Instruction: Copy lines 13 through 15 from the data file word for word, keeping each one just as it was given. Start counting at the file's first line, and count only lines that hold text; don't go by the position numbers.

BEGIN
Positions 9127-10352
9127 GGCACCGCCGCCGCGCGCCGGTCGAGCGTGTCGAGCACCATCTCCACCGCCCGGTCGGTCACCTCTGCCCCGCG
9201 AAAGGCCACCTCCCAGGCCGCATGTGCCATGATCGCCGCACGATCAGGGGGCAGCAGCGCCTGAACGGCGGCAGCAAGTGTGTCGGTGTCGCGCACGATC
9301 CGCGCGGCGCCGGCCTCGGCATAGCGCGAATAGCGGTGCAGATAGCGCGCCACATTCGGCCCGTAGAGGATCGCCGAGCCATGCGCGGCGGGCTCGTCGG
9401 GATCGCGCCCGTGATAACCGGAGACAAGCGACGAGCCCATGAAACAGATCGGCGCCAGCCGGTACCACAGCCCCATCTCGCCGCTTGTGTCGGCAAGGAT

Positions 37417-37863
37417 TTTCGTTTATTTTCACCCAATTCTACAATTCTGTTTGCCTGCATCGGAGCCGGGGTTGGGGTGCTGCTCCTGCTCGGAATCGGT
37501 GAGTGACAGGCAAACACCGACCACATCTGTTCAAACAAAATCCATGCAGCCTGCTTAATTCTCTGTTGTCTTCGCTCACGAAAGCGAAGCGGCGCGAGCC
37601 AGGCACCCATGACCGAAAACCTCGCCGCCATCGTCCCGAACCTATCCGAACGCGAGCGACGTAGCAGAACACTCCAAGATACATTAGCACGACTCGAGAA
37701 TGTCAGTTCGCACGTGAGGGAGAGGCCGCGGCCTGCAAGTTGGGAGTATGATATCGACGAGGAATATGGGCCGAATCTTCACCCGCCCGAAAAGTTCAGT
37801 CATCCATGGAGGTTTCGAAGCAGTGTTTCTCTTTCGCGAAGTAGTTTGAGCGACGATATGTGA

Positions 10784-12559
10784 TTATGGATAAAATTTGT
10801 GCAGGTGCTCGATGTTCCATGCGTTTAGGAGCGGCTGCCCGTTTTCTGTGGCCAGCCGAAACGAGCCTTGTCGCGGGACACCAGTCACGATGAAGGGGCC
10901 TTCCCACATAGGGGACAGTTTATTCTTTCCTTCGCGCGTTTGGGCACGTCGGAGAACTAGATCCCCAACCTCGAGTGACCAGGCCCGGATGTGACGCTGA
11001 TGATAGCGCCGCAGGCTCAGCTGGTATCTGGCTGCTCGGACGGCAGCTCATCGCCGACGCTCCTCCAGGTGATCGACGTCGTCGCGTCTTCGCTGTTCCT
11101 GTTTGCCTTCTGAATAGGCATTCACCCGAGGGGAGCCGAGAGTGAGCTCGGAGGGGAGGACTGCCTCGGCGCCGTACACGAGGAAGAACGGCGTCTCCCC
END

10784 TTATGGATAAAATTTGT
10801 GCAGGTGCTCGATGTTCCATGCGTTTAGGAGCGGCTGCCCGTTTTCTGTGGCCAGCCGAAACGAGCCTTGTCGCGGGACACCAGTCACGATGAAGGGGCC
10901 TTCCCACATAGGGGACAGTTTATTCTTTCCTTCGCGCGTTTGGGCACGTCGGAGAACTAGATCCCCAACCTCGAGTGACCAGGCCCGGATGTGACGCTGA